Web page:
Is it a Chinese thing to want to sleep completely under the covers all the time?
Written By: Kar Wai Wong
Directed By: Kar Wai Wong
In film the method usually implemented when it comes to depicting damaging relationship is to show the relationship as consisting of a victim and an abuser. Those relationships do exist, they are plentiful, and they can be very compelling when put on film. Much more intriguing to me is the destructive relationship. That type of relationship is hell for all involved and what makes it the worst is that usually a deep love, or affection, is at play. It’s not simple to walk away away from a destructive relationship. In fact it’s often nearly impossible for the two, or more, members of a destructive relationship to realize they need to leave and then do as such. That’s why destructive relationships that are, to use a popular phrase, co-dependent interest me so much.
I’m sure that some people watched Chun Gwong Cha Sit and thought, “why doesn’t Fai just leave Po?” I know that a few years ago I probably would have thought and then written that very same question without a hint of temerity on my part. Being a few years older and having taken part in at least one destructive relationship myself I have a fresher and, I believe, more honest perspective on the relationship between Po and Fai. I was lucky enough that my destructive relationship just fizzled out, and that it did so very quickly and before any serious emotions/feelings could enter into the equation. I’m also lucky that I found my wife and realized what a loving relationship can, and should, be. The perspective of finding a healthy relationship allows to me to look at and empathize with the relationship between Po and Fai in ways that I would not have been capable of in the past.
It was important to me, and very effective filmmaking from Kar Wai Wong, that Pa and Fai are both at fault at times in their relationship. While there is narration in Chun Gwong Cha Sit, the visuals of the film are what tell the truth between the narration. There’s one telling moment, when Po is in the back of a car and looks back to see Fai standing in the street watching him drive away. It’s a simple, minute long shot, but it says everything about the relationship between Po and Fai. That shot lets the viewer know that Po views Fai as an article he can use and throw away at his leisure. That shot lets the audience know that Fai is holding too tightly onto someone who will not react well to being smothered. That shot lets the audience know that the characters know this, but that they will continue their destructive behavior because love is not something they can control. It’s one single shot, but that shot is emblematic of how Xiānshēng Wong is able to bolster his script with his strong visual style.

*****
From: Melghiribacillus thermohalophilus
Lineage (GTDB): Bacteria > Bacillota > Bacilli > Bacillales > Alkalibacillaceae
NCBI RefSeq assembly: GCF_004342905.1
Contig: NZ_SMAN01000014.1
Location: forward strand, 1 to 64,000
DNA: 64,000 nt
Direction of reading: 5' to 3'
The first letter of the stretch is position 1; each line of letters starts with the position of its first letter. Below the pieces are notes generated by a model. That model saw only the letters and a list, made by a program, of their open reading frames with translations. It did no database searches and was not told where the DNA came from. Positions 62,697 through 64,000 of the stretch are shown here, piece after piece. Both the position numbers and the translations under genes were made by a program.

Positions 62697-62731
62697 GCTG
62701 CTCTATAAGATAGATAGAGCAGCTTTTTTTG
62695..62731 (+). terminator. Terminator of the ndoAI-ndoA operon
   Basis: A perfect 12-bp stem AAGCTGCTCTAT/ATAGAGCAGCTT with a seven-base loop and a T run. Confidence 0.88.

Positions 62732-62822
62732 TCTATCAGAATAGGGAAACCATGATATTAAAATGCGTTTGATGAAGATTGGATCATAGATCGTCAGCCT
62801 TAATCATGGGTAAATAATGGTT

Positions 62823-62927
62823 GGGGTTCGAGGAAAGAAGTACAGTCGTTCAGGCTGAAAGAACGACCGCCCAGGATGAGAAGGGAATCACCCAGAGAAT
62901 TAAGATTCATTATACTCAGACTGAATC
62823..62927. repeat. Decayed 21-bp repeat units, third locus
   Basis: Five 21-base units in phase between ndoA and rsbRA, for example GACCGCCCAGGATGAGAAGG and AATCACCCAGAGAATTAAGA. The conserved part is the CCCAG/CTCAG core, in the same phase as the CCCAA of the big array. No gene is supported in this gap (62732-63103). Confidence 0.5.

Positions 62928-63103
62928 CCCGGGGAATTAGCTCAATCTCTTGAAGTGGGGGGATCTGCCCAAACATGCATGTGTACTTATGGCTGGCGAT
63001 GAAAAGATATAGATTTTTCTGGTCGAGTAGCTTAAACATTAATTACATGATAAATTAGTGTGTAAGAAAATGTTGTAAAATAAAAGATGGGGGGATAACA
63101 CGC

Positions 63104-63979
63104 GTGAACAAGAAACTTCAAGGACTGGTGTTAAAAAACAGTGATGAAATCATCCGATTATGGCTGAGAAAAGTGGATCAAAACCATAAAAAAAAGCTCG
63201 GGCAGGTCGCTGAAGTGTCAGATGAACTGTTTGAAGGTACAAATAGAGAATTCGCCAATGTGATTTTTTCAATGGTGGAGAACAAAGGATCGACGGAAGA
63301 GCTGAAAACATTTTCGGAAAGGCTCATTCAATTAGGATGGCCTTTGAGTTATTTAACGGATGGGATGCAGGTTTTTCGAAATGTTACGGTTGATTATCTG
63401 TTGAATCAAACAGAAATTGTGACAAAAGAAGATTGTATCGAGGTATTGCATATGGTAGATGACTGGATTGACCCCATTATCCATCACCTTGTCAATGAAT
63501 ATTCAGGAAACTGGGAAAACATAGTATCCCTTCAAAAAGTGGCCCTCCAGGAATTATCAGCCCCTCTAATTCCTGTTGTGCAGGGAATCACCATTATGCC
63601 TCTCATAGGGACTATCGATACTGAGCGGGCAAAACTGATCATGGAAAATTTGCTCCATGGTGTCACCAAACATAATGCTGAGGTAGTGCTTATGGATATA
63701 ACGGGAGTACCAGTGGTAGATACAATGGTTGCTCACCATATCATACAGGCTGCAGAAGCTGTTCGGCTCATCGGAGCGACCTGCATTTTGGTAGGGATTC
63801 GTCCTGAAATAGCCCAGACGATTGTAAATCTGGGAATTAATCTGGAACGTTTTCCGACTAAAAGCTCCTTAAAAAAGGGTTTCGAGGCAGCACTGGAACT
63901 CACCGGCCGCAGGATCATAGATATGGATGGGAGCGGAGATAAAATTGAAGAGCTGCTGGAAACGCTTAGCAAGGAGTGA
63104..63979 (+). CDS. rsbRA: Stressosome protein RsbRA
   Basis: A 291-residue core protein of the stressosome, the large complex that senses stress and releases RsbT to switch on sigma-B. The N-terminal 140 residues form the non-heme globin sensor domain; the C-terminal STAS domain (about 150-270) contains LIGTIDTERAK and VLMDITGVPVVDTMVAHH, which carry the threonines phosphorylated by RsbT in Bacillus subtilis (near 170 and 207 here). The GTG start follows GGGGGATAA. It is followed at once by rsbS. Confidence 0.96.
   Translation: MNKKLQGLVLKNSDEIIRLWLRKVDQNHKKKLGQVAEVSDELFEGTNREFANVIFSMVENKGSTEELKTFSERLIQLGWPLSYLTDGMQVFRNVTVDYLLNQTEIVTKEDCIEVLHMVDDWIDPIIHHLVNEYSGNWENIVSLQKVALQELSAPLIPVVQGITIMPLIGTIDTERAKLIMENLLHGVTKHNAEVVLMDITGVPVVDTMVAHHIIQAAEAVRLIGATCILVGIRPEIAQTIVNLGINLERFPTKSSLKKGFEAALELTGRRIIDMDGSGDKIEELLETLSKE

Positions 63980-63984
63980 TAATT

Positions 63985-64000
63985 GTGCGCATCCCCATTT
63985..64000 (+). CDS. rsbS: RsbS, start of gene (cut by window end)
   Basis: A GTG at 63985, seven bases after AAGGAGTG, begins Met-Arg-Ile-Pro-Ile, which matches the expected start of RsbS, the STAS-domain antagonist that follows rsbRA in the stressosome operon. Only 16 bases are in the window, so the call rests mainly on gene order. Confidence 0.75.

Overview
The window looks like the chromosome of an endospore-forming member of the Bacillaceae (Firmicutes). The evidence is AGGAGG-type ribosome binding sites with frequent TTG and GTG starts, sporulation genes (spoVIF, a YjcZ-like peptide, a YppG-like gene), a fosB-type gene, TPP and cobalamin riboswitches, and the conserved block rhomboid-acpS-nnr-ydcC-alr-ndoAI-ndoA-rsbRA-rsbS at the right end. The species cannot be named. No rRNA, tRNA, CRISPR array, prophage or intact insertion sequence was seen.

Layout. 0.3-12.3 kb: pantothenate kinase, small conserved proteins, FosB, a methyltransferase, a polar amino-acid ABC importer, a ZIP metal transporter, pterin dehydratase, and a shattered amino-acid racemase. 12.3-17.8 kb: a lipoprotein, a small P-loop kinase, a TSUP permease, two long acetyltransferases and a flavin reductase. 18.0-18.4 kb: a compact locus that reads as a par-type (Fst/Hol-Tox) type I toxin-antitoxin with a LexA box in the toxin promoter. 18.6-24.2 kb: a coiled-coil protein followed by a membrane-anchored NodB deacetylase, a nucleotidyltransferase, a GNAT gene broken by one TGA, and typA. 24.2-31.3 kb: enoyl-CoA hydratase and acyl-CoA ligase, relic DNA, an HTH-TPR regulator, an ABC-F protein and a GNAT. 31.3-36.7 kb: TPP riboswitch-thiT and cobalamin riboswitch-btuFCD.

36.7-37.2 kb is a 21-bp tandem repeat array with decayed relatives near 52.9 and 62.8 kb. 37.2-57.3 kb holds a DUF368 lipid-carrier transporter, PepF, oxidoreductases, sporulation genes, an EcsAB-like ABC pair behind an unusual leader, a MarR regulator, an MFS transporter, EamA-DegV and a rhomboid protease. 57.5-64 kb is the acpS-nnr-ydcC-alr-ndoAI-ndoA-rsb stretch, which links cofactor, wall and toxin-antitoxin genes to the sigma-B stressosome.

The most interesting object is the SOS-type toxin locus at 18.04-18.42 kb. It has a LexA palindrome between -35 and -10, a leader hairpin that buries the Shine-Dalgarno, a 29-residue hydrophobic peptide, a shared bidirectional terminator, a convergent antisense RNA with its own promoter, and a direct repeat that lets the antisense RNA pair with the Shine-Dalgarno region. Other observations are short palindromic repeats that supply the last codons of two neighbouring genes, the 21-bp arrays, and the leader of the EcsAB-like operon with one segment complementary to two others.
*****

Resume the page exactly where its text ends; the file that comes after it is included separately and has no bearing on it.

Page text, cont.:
Visually the one element of Chun Gwong Cha Sit that I am still rolling around in my brain is the switching from black and white to color. If the transition was as simple as one half of the film is in black and white and other other half is in color then I think the color palette of the film could more easily interpreted. However, that’s not the way color is used in Chun Gwong Cha Sit. The first half is in black and white, and the second half is in color, but there are brief moments in the first half where color appears and in the second half where black and white returns. As I write this it’s my belief that the color moments represent when Po and Fai aren’t lying to one another. They may be lying in the words they say or even in their actions. But, when the film is in color Fai and Po realize the inevitable end of their relationship and are simply moving towards said end. I’m sure there are other interpretations of the color/black and white dynamic in Chun Gwong Cha Sit, but no matter how you slice it the cinematography by Christopher Doyle is as sumptuous and interesting as ever.
Just as interesting are the performances from Leslie Cheung, as Po, and Tony Leung Chiu Wai, as Fai. I’ve written a lot in the past about Xiānshēng Wai, and those thoughts remain the same. I could watch him do nothing but sit around for two hours and still be compelled by the performance he is giving. On the other hand I am just being exposed to the work of Xiānshēng Cheung. This is only the third or fourth film of his that I have seen, and I come away even more impressed with his acting ability. The roles taken on by Xiānshēng’s Cheung and Wai are thankless, but fruitful. They must convey that they love one another but want to destroy that love and each other. The two gentlemen do so, and they do so in a fashion that is only capable from the finest of thespians.
The more of Xiānshēng Wong’s filmography that I explore the more I come to respect him as a filmmaker. His work is almost always impressive, but in each film I watch he shows a new facet of his skillset. Chun Gwong Cha Sit is stylish like most of Xiānshēng Wong’s films, but the style creates a substance that is more overt than in the rest of his work. There isn’t a more honest film one will find about relationships and how love can often be the worst kind of medicine. Destruction abounds, and as painful as it may be I’ll be damned if the destruction wrought in Chun Gwong Cha Sit doesn’t make for one hell of a cinematic experience.